HARVEY MACHINE CO v. HATZEL BUEHLER INC

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District Court of Appeal, Second District, Division 1, California.

HARVEY MACHINE CO., Inc., a corporation, and Pacific Indemnity Company, a corporation, Plaintiffs and Respondents, v. HATZEL & BUEHLER, INC., a corporation, and Charles A. Langlais Co., a corporation, Defendants and Appellants.*

Civ. 23760.

Decided: December 30, 1959

Crider, Tilson & Ruppe, Garvin F. Shallenberger and Abe Mutchnik, Los Angeles, for appellants. Ball, Hunt & Hart, by Clark Heggeness, Long Beach, for respondents.

This is an appeal from a declaratory judgment wherein the court declared that by virtue of an indemnification clause, the appellants (indemnitors) are in effect obligated to indemnify the respondents (indemnitees) against respondents' own negligence.

There being no dispute as to the facts, the cause was submitted to the trial court for determination upon an agreed statement of facts. There was no testimony.

A reśume ́of the facts is as follows:

Respondent, Pacific Indemnity Company (hereinafter referred to as ‘Pacific’) is the insurance carrier for respondent, Harvey Machine Company (hereinafter referred to as ‘Harvey’). Under the terms of a contract of insurance, Pacific agreed to defend actions and to insure Harvey against ‘liability imposed by law.’

In order to have an aluminum remelt plant constructed on a parcel of land it owned near Torrance, Harvey awarded construction contracts to various contractors, among which are appellants. On or about January 18, 1956, appellants undertook to perform certain electrical installations for respondent, Harvey, and on said date executed an applicable agreement, designated ‘Purchase Order,’ with appellants referred to as ‘Seller’ and respondent, Harvey, as ‘Buyer.’ The entire agreement prepared by Harvey, is ten pages long, and designated numerous ‘conditions' under which the electrical installations were to be performed by appellants.

The provisions of the contract with which we are concerned are the ‘Accident Prevention’ and ‘Indemnity’ provisions, set forth as follows:

‘Accident Prevention:

‘(a) In order to provide safety controls for protection to the life and health of employees and other persons; for prevention of damage or property, materials, supplies and equipment; and for avoidance of work interruptions in the performance of his contract; the Seller shall comply with all pertinent provisions and Safety Requirements of Federal and State Laws building codes and regulations in effect during the course of the work, and will also take or cause to be taken such additional measures as the Buyer may determine to be reasonably necessary for the purpose.

‘(b) Seller agrees to indemnify and hold harmless Harvey Machine Co., Inc., and its officers and employees, against liability, including all costs and expenses, for bodily or personal injuries including death at any time resulting therefrom, sustained by any person or persons including employees of Seller, and arising from the use of the premises, facilities of services of Harvey Machine Co., Inc., its officers or employees.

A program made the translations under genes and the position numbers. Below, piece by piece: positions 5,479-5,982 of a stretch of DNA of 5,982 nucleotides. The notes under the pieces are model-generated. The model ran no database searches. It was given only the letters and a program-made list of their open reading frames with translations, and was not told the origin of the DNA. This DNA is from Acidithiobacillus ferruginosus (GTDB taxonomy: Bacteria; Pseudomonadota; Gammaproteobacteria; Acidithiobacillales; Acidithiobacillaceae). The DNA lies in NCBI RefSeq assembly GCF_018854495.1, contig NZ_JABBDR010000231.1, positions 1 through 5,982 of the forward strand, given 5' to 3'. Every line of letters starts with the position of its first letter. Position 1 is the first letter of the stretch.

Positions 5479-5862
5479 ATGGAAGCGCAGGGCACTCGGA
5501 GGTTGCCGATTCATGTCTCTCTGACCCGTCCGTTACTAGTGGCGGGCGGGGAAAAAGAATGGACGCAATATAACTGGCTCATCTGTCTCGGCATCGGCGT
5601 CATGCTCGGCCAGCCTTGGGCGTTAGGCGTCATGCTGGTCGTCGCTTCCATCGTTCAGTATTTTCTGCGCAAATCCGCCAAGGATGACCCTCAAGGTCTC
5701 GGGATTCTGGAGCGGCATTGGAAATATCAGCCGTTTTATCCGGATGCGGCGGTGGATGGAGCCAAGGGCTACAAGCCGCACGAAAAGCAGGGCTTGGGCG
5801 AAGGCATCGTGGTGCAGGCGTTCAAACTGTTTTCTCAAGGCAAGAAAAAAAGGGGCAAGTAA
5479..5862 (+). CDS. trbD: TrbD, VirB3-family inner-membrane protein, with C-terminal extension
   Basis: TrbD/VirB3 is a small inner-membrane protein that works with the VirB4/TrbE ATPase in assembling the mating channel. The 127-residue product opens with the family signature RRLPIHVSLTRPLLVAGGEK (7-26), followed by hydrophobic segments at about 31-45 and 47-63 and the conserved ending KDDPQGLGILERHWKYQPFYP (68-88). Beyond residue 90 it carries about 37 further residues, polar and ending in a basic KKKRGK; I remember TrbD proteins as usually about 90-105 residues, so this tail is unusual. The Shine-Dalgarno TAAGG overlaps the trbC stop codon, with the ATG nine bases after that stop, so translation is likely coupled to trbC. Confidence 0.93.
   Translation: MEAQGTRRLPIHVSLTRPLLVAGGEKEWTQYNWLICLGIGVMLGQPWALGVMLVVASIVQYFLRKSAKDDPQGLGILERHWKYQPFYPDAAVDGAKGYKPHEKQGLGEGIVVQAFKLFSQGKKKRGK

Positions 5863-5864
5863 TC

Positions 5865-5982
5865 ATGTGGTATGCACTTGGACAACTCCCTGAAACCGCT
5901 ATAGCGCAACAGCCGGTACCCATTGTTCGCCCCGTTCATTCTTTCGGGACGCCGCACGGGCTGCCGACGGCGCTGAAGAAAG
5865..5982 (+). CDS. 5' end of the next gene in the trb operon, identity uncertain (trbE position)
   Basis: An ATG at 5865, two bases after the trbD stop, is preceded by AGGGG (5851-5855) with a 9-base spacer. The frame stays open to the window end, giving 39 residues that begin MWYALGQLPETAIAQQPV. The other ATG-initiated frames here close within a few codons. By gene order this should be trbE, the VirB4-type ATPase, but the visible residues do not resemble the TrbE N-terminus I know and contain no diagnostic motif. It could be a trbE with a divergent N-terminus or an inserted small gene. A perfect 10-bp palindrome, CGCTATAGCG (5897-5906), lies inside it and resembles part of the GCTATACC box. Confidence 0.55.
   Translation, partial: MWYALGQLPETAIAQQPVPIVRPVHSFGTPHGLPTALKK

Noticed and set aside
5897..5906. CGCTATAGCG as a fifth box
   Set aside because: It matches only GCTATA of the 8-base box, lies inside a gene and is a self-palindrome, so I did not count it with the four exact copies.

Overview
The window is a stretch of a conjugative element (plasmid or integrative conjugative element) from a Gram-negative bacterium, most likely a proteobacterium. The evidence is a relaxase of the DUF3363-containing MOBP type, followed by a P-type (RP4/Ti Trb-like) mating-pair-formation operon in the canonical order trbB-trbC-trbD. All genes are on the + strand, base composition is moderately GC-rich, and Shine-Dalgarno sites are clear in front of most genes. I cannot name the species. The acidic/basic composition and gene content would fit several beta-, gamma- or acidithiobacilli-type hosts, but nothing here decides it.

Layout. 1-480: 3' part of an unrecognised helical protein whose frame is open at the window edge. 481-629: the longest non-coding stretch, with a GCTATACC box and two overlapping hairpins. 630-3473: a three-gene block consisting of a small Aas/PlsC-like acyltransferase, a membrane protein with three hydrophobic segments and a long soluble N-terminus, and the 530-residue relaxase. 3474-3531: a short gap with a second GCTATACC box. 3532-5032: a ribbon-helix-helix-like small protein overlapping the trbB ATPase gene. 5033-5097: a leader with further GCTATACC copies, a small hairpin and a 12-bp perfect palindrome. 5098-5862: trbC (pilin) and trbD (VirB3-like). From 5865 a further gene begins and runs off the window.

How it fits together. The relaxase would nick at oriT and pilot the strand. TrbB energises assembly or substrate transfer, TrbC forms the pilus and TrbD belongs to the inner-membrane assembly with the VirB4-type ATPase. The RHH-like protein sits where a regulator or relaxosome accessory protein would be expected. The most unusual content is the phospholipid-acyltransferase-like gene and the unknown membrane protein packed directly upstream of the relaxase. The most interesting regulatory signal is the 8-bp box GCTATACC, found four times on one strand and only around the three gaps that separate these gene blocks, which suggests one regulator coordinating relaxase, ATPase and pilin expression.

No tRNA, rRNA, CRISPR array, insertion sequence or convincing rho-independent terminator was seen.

‘(c) Compliance with the provisions of this Article by Subcontractors will be the responsibility of the Seller.

‘Insurance:

‘Seller shall obtain at his own expense adequate Workmen's Compensation Insurance, Contractor's Public Liability Insurance, and Automobile Liability Insurance, and have satisfactory proof of same on file with Harvey Machine Co., Inc.’

Pursuant to the aforementioned agreement, appellants subsequently commenced their electrical installation work. While this was in progress, and on or about March 14, 1956, one Sam Mann, employed by appellants as an electrician, while pursuing his duties on the premises of Harvey, fell into a pit maintained by said respondent. This pit was approximately 20 feet square and 20 feet deep. It was provided with a mechanically operated steel platform which could be raised or lowered within the pit. At the time of Mann's fall, the platform was on the bottom of the pit. Mann sustained injuries for which he was subsequently awarded workmen's compensation.

On March 8, 1957, Mann filed an action (Superior Court No. 675480) against respondent Harvey, as a third person tortfeasor. Said action prays for $75,000 general damages, and unspecified sums for loss of earnings and medical expenses.

After the action against Harvey was filed, Harvey made a demand upon appellants to defend the action under the indemnity provisions of the aforementioned contract. Appellants refused and thereafter Harvey and Pacific Indemnity brought this action for declaratory relief requesting a declaration that appellants were required to indemnify and hold them harmless from Mann's claim. The trial court gave judgment in part as follows:

‘1. Defendants to pay any and all costs and expenses of plaintiff Harvey Machine Co., Inc., in the action entitled Sam Mann, plaintiff, vs. The Harvey Machine Company, et al, defendants, number 675480 files of the Superior Court of the State of California, in and for the County of Los Angeles, and any judgment that may be rendered against said Harvey Machine Co., Inc.’

Appellants have appealed and contend that ‘as a matter of law, the ‘hold harmless' clause at issue herein cannot be interpreted as intending to indemnify respondent Harvey against its own negligence.’

When the case was called for trial all parties adjourned to the judge's chambers where the matter was discussed with the judge. It was thereupon stipulated that the cause should be submitted upon a stipulated set of facts, points and authorities and upon the exhibits. All of such were ultimately filed.